Privacy protection becomes a priority

In an environment where 56% of organizations surveyed say they are unlikely or highly unlikely to detect a sophisticated cyber attack, this article examines what trends came out of EY’s latest Global Information Security Survey with regard to the protection of personal information.

“Anticipating cyber attacks is the only way to get ahead of cyber criminals.” This is the key message from Get ahead of cybercrime: EY’s Global Information Security Survey 2014.* The report looks at global changes in the cyber threat landscape, probes the way organizations are currently coping with cybersecurity and offers insights into how companies can improve their situation, proactively getting ahead of cybercrime.

In an environment where 56% of organizations surveyed say they are unlikely or highly unlikely to detect a sophisticated cyber attack, the full article on which this extract is based examines what trends came out of the survey findings with regard to the protection of personal information.

Privacy is a priority for the responding organizations

The questions and responses in the report focused on two common types of proprietary information: personal information (referred to as privacy and as identifiable financial information) and intellectual property. The results suggest that personal information, for which privacy considerations are applicable, is by far the focus of security organizations (about 50% higher priority) than intellectual property.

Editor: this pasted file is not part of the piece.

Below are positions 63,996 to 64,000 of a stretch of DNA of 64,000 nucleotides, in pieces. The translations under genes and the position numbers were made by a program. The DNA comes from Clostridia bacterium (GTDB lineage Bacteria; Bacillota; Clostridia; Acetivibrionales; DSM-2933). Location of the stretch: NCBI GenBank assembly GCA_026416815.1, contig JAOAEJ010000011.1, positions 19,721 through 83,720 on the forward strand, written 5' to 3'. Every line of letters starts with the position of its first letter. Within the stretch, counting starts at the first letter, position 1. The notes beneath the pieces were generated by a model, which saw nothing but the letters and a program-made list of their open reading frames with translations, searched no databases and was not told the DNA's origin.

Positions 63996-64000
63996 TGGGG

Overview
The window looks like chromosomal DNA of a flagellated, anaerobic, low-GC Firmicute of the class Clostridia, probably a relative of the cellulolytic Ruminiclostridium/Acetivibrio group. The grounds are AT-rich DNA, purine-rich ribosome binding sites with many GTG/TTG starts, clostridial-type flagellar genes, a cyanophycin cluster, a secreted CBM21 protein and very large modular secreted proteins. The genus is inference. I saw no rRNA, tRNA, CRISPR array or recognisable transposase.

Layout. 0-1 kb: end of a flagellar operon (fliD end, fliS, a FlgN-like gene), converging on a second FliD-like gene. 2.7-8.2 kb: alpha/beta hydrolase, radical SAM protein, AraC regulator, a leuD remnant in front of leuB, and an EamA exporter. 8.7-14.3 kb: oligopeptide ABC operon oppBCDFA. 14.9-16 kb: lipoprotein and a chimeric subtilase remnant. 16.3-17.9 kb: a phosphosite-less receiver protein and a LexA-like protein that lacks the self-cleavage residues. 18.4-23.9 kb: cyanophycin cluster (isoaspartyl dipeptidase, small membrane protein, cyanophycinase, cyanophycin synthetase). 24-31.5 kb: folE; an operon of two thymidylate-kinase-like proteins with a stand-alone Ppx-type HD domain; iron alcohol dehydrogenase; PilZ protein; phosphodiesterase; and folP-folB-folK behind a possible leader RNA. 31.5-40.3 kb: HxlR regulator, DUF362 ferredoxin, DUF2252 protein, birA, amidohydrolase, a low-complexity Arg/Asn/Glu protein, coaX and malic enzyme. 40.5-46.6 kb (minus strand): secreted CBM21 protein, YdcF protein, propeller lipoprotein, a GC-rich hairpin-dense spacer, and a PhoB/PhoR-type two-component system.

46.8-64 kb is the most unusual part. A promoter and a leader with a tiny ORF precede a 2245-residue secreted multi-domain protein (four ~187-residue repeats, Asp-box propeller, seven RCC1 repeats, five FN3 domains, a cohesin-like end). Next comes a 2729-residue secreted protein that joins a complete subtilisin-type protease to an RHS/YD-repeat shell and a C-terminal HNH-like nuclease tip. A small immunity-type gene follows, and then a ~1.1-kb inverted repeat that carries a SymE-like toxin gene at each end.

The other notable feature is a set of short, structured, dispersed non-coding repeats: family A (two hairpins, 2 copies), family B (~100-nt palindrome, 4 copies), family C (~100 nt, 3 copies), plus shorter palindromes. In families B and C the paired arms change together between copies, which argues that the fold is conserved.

Internal risks to personal information are top of mind

One of the more interesting findings of this year’s study is the focus of the information security organization. The area of risk of greatest interest, by far, is the insider threat: specifically, the uninformed employee who has access to information and may unintentionally lead to its exposure or misuse.

More resources are needed to protect information

There seems to be a contradiction between the identification of risk and the resources allocated to mitigate it. While both threats and vulnerabilities to information are increasing, budgets have not been growing significantly from previous years and are not expected to grow much in the coming 12 months. Directly associated with the need for bigger budgets is the noted demand for skilled security resources. Organizations report that security professionals are playing additional roles within their companies.

What do these results mean for privacy professionals?

This year’s results clearly suggest that the security organization has its sights on risks to personal information – a fact that should be heartwarming to any privacy professional. Privacy protection is not an afterthought of the security professionals but, increasingly, a leading purpose for them. There are challenges nonetheless; chief in them is that the solutions in place to do so are a patchwork of tactical technical controls and traditional administrative controls.

* EY’s Global Information Security Survey was conducted between June 2014 and August 2014. More than 1,800 respondents across all major industries and in 61 countries participated. To download the report, visit, accessed February 2015.

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